How did the universe emerge? What is the nature of time? What is life? Did Darwin go wrong? What makes us human? What is the connection between mind and brain? Is God an illusion?
In War of the Worldviews, two great thinkers, Deepak Chopra and Leonard Mlodinow battle over the cosmos, evolution and life, the human brain, and God, probing these fundamental questions that define the human experience.
Here’s a book review by David Lorimer, 2011 published in Network Review No 106, reblogged from The Scientific and Medical Network -Exploring and expanding the frontiers of science, medicine and spirituality:
Fifteen years ago Mark Woodhouse wrote an extensive study called Paradigm Wars in which he characterised the tensions between materialistic scientism and a more holistic view. I myself covered some of this same territory in my book Radical Prince by way of explaining the background to the Prince of Wales’ ideas.
This book originated in an event at Caltech where Deepak was championing a spiritual worldview and met Leonard, who offered to teach him quantum physics. As they discussed topics arising, it became apparent that their worldviews diverged considerably and that it would be worth exploring this in more detail in a series of exchanges. These are structured around the four main themes of Cosmos, Life, Mind and Brain, and God, with an introduction to the war from the scientific and spiritual perspectives.
As pointed out early on, the fundamental issue is knowledge and how to attain it. The spiritual hypothesis advanced by Deepak proposes that there is an unseen reality that is the source of all visible things, that this reality is knowable through our own awareness and that intelligence, creativity and organising power are embedded in the cosmos. This puts the nature of consciousness at the centre of the debate.
The viewpoint defended by Deepak is not religious per se and insists on the distinction between religion and spirituality, which Leonard also recognises. However, he feels that this is a form of wish fulfilment or a comforting illusion that cannot be supported by scientific evidence. The scientist looks for data to support the theory and rejects theories that clash with observational evidence. Leonard fully expects consciousness to be explained by means of current scientific methods.
A great deal depends on whether one gives primacy to the inner or outer. Since the 17th century, science has focused on observing and measuring the external world in ways that can be quantified and replicated. Underlying this is a mechanistic philosophy and a tendency to equate science with scientism without examining the presuppositions associated with this outlook.
Mysticism, on the other hand, takes consciousness as its starting point and reports finding the ground of being in the depths of experience. As Ken Wilber points out, these states of consciousness can in fact be replicated and compared between practitioners, showing that there is also an empirical basis to spiritual practice.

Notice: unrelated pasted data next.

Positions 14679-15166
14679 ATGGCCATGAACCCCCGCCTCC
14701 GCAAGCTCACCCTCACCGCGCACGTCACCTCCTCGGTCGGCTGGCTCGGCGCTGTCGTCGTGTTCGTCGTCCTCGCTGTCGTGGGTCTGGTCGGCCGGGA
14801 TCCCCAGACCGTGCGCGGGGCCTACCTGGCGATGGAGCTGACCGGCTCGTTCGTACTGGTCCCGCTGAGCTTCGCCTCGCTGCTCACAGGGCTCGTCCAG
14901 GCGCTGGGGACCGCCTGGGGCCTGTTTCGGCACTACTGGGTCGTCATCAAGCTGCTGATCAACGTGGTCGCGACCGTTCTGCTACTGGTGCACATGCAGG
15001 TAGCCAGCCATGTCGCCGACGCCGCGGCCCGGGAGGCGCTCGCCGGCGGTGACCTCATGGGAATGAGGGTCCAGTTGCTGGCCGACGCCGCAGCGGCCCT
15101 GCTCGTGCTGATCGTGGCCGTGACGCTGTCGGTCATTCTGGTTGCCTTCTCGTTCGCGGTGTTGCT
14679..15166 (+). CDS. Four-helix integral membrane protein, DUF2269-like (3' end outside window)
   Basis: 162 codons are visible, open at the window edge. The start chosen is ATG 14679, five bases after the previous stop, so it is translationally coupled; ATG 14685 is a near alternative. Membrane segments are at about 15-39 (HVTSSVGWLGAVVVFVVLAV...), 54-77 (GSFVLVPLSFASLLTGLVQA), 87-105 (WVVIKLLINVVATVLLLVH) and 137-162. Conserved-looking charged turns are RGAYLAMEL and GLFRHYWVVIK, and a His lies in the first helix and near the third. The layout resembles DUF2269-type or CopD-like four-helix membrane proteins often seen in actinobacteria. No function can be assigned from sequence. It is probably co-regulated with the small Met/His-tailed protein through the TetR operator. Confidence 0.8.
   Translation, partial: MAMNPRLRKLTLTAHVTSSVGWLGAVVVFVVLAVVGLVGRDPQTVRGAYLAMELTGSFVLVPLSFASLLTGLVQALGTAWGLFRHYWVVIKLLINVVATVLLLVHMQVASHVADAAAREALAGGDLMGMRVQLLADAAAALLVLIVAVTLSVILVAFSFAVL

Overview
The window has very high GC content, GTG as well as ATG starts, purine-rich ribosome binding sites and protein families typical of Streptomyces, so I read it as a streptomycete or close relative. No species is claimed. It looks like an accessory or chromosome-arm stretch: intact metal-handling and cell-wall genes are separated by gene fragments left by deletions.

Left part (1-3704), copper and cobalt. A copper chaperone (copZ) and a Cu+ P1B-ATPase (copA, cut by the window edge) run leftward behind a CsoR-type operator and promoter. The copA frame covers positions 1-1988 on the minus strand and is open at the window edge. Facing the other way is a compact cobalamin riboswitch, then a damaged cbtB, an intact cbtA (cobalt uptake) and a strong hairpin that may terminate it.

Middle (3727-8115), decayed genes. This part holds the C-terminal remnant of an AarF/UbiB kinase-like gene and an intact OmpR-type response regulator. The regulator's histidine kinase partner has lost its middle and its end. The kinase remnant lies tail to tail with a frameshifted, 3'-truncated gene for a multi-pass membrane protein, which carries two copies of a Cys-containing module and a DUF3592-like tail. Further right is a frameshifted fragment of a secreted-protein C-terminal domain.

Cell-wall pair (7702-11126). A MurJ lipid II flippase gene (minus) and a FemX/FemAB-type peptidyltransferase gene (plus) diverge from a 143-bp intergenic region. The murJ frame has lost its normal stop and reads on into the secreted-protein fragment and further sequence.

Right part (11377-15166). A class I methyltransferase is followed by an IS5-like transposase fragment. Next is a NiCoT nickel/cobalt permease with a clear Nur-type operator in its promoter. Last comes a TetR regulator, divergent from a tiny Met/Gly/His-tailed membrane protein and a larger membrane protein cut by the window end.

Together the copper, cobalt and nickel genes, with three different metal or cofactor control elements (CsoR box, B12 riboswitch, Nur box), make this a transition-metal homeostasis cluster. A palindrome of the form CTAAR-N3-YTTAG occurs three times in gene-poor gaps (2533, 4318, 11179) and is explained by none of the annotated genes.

The next question is whether all this experience is in fact the by-product of the brain in the sense that it is caused by rather than correlated with neural processes.
Leonard goes for causation, insisting that ‘the origin of mind lies in the physical substance of the brain as repeatedly demonstrated in biology.’ He also argues that there is a physical basis to OBEs and regards the possibility of post-mortem existence as wish-fulfilment. Like Russell, he feels that it takes special courage to believe in science and the extinction of consciousness.
Many questions are covered, such as whether the universe is conscious, whether it has design, whether the brain dictates behaviour and whether God is an illusion.
Each writer contributes a short essay responding to the other – sometimes Deepak goes first, sometimes Leonard. This allows considered discussion of each other’s views, but the format lacks the penetration that a debate would have given it so that each speaker could put the other on the spot. The reader is sometimes left with questions, but one learns a great deal about the relative positions of the authors and where they are incompatible. Needless to say, most readers will take one side or the other, but the probing process is a useful one in refining one’s own views.
Towards the end of the book, there is a discussion on the future of belief, which Deepak sees as a shift away from God as an external force to God as an inner experience, in other words a shift from religion to spirituality. This creates a new openness in the debate, which frees people from religious dogma while not necessarily committing them to materialism.
Both men feel a kinship with other lifeforms, but one regards it as unthinking but wonderful and the other as conscious. Each sees the other as relatively unwilling to question and alter their beliefs. Leonard’s higher authority is ‘the way Nature actually works’, a phrase full of implications and reflecting a slightly naive realism. The vision that beckons is one of an expanded science open to both experiment and experience. The detail of the debate leaves the reader enriched with a more complex understanding of the ways in which science and spirituality view the world.
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